Roller derby makes a play for Manchester sport fans
Manchester is awash with top class sport, from football and cricket to cycling and swimming.
Yet, despite so many events for spectators to choose from, a very American pastime is starting to find its niche in the area.
The sport of roller derby has been taken to heart by a growing number of players and spectators in the city.
According to Steph O'Connor, a member of the all-female Manchester Roller Derby team, the supporter appeal is simple.
"What other sport involving girls hitting each other on skates would you be able to watch?"
Roller derby in the UK has been growing steadily in recent years and, while there is no official league, matches are arranged between teams on a regular basis.
The game received a boost in interest when Whip It, a film comedy about the sport in America, was released in 2009.
For the 25 year old, the initial inspiration to get involved came from a different source, though she does admit the film was involved in getting her to actually take part.
"A friend who skates with Central City Rollers in Birmingham would not stop going on about it," she says.
"I'd never heard of it before, and couldn't quite understand what was so appealing about bruises and sweating profusely.
"Trying to put my finger on it, I Googled Manchester Roller Derby and decided to have a go - but not before getting a friend to watch Whip It, so that I had someone to take with me."
She says she was instantly hooked and soon part of the team, complete with the one thing all roller derby players need - a nickname.
Ms O'Connor is "Kate Push" on the track, a name chosen because she likes "musicians that some probably consider a teeny bit mental, like Kate Bush and Bjork - plus I wanted something short and snappy that people could actually hear when it's announced".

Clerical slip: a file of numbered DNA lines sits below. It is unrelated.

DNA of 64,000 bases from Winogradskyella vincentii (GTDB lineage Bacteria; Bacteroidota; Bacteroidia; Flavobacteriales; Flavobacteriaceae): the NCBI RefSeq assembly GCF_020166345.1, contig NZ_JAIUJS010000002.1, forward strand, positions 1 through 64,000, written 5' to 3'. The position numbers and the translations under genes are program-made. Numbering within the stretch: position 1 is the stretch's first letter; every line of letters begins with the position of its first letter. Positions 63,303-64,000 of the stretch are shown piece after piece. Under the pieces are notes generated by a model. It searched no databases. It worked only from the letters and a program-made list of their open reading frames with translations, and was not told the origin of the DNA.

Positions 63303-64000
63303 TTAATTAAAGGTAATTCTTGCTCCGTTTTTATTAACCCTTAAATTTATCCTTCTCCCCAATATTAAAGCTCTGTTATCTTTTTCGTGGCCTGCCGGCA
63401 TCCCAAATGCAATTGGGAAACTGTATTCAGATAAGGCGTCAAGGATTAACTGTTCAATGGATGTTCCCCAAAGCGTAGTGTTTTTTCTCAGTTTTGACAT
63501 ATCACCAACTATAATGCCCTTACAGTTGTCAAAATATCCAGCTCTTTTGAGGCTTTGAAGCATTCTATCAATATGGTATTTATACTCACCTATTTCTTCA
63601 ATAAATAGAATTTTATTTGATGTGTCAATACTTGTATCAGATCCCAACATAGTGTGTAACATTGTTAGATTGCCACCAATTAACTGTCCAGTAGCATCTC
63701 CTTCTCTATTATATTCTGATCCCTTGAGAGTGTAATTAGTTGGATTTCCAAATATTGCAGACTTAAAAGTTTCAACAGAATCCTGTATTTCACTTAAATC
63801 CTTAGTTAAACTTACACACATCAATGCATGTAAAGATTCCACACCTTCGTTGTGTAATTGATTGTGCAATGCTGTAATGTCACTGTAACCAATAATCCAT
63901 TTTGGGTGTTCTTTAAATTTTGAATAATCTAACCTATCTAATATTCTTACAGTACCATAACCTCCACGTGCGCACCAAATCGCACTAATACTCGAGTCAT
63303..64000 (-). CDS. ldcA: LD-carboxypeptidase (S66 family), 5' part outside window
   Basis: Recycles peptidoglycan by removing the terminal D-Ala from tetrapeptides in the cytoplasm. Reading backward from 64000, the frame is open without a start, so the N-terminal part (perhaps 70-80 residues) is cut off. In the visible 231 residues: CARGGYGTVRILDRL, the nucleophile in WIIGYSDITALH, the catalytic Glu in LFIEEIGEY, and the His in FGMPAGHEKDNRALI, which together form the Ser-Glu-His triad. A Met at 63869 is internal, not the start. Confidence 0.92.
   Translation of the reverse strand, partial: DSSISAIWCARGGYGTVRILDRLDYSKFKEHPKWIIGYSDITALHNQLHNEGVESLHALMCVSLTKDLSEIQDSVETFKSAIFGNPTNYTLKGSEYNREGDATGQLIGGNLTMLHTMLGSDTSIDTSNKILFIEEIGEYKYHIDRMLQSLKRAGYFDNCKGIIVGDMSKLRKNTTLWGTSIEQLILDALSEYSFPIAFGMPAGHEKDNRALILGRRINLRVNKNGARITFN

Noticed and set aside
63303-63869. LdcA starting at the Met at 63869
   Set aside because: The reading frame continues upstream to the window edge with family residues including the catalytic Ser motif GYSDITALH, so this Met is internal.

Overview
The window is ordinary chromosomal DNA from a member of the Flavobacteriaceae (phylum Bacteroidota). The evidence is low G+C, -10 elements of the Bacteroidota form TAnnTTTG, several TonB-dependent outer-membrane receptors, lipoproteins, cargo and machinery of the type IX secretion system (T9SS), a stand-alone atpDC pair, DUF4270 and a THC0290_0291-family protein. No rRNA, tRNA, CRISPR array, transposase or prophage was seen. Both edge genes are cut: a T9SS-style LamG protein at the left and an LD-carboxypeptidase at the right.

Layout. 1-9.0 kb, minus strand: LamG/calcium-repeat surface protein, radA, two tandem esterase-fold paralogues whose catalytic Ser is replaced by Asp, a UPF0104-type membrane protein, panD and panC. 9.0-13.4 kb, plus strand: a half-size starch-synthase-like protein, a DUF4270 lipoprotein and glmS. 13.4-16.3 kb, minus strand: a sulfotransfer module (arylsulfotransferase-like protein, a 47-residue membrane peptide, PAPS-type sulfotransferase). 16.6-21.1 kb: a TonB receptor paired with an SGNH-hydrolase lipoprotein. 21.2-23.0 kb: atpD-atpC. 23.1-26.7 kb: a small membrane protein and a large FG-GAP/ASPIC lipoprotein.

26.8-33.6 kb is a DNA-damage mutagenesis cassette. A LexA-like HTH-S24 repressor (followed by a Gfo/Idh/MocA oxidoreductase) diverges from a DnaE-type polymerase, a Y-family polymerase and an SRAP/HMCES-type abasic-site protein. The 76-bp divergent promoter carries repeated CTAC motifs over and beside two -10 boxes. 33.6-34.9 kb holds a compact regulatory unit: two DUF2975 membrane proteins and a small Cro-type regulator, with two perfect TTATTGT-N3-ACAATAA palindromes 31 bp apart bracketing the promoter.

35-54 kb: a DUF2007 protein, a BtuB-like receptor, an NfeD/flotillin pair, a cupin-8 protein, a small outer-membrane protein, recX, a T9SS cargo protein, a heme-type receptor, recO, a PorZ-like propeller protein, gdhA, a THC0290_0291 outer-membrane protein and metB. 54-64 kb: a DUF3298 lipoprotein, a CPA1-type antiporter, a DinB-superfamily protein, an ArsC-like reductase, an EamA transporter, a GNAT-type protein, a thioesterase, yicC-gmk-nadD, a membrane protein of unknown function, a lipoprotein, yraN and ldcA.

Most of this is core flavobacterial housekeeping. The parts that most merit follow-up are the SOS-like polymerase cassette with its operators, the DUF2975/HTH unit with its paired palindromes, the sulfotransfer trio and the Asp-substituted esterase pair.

She says she was nervous about taking part in bouts - meetings where two or more teams compete in matches, during which teams skate in an oval and pass and block opponents to score points - but that the experience turned out to be fun and not as dangerous as she had imagined.
In fact, despite the aggressive nature of the sport, she says she has had very few injuries.
"I've been relatively lucky so far, touch wood - nothing more than a few bruises and muscle pulls.
"It is a full-contact sport and there are injuries, but I suppose if all we did was think about what might happen, we'd do nothing at all."
The last bout in Manchester saw a sell-out crowd watch the "Wonderbrawl" in February - a two match event featuring teams from West Yorkshire, Birmingham and Cardiff alongside Manchester - at one of the city's larger music venues, Academy 1.
Ms O'Connor says that as exhilarating as she thinks the matches are for both those competing and those watching, she's unsure exactly what makes them so special.
"The bouts just have an unique atmosphere to them, it's difficult to pinpoint - everyone gets really into it, and the audience is an integral part of that," she says.
"People have to see it and experience it for themselves, I guess.
"Plus, what other sport involving girls hitting each other on skates would you be able to watch?"
Spurred on by the sell-out, Ms O'Connor says Manchester is coming round to the sport "slowly but surely and soon we'll have the whole city".
"Someone turned up to our last game with MRD shaved into her hair," she says.
"My dad's a huge football fan and he loved our last game - he even bought a T-shirt."
A Midsummer Night's Scream, featuring Manchester Roller Derby and Birmingham's Central City Rollers, takes place at Academy 1 in Manchester on Sunday 19 June 2011